first_imgOct 9, 2004 (CIDRAP News) – Lester Crawford, acting director of the US Food and Drug Administration (FDA), appearing before the House Committee on Government Reform yesterday, said he was pessimistic about the possiblility that any of the 48 million doses of influenza vaccine expected in the United States from Chiron Corp. can be salvaged for use this flu season, according to new service reports. FDA experts remain in England this weekend to make the final determination, with visits planned to the Liverpool plant whose manufacturing license was revoked earlier in the week, effectively cancelling half the US’s supply.Several lots of Chiron’s vaccine, Fluvirin, were found to be contaminated, leading to suspension of Chiron’s manufacturing license by Britain’s Medicines and Healthcare Products Regulatory Agency (MHRA). It came out this week that the organism implicated in the contamination is Serratia, a bacterium that lives in water, soil, plants, and animals and is not dangerous if encountered on environmental surfaces.When Serratia is harbored in medical equipment, however, it can cause illness and has been documented in numerous outbreaks (see link below for example of bronchoscope contamination). In commenting on the Chiron situation, Dr. Robert Belshe, director of the division of infectious diseases and immunology at St. Louis University, conjectured that it may have come from bottles, vials, or rubber stoppers, according to a Wall Street Journal story.Aventis Pasteur, the other large supplier of inactived flu vaccine for the United States, has said it will be able to supply 55.4 million doses of its Fluzone, according to an Associated Press story. This is somewhat more than it had originally commited to, but doses beyond that cannot be made in time for this year’s flu season.MedImmune, makers of FluMist, an inhalable form of flu vaccine, was asked by the Center for Disease Control and Prevention to provide more than the 1.5 million doses promised. The company has said it can provide nearly 1 million extra doses by late November, according to the Associated Press. The doses will come from already-produced frozen bulk vaccine.FluMist is FDA-approved for use only in people aged 5 to 49, which is the group least in need of vaccination. Four million doses were produced for the 2003-2004 flu season but much of that supply went unused, partly because of its higher cost in comparison with injected vaccines. MedImmune has cut the cost of FluMist this year and is also working on a new formulation it expects to be available in 2007.Public health officials are working quickly to track down the doses of vaccine that are already in the hands of distributors and providers to ascertain how the unexpectedly limited supply can best be made available to the populations most in need of vaccinations (see link below to interim guidelines).See also:2003 New England Journal of Medicine article on Serratia contamination of brochoscopes [Abstract]CDC interim recommendations for flu vaccinehttp://www.cdc.gov/mmwr/preview/mmwrhtml/mm5339a6.htmlast_img read more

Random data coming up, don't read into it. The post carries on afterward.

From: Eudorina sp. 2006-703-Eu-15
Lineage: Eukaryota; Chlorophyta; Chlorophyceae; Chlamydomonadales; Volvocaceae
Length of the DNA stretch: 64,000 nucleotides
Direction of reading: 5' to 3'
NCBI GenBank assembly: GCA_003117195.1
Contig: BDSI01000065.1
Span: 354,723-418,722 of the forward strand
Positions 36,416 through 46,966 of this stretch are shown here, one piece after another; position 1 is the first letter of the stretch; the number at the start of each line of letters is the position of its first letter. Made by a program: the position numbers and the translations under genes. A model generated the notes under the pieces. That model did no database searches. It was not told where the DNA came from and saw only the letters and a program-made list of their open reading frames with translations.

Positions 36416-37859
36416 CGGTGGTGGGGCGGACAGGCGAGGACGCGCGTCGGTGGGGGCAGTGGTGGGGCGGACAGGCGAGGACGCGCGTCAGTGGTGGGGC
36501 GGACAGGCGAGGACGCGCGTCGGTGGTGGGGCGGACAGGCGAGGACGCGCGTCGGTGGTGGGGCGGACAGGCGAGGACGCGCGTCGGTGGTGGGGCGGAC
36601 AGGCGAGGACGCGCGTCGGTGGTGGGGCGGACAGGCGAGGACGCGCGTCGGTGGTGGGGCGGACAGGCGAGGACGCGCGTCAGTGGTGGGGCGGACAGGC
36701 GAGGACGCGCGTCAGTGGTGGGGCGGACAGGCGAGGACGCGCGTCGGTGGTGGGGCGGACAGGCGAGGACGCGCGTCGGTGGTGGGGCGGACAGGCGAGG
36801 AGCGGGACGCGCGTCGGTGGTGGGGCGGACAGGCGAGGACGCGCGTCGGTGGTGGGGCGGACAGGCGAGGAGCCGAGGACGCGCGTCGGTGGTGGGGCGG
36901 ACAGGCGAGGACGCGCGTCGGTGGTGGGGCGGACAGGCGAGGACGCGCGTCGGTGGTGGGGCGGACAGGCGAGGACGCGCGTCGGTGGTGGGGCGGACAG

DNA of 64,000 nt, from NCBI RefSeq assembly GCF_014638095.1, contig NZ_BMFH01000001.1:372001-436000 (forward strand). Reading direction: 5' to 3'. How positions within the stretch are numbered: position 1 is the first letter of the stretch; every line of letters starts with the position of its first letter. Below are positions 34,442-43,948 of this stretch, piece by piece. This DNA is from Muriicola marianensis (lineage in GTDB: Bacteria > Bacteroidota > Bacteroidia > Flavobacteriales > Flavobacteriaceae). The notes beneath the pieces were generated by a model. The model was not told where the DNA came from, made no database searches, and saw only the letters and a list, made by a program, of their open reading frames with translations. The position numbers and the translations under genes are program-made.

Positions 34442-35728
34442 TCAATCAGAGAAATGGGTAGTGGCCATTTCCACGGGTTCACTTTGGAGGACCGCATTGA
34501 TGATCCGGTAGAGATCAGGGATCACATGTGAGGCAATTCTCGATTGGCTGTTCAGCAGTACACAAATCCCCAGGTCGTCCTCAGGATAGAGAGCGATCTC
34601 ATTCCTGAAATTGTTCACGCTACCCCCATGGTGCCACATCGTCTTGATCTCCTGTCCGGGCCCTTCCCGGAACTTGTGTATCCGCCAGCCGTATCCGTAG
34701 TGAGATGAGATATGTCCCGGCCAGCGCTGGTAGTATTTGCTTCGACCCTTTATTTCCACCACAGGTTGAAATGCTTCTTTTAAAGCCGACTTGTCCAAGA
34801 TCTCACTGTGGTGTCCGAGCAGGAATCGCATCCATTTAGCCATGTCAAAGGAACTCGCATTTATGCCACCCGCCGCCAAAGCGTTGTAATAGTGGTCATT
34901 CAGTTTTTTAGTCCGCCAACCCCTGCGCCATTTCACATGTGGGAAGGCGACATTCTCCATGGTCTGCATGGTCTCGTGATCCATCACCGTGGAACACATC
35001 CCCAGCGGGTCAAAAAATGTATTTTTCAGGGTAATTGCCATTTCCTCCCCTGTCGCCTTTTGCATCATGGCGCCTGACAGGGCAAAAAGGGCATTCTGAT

Silver for Annalise Murphy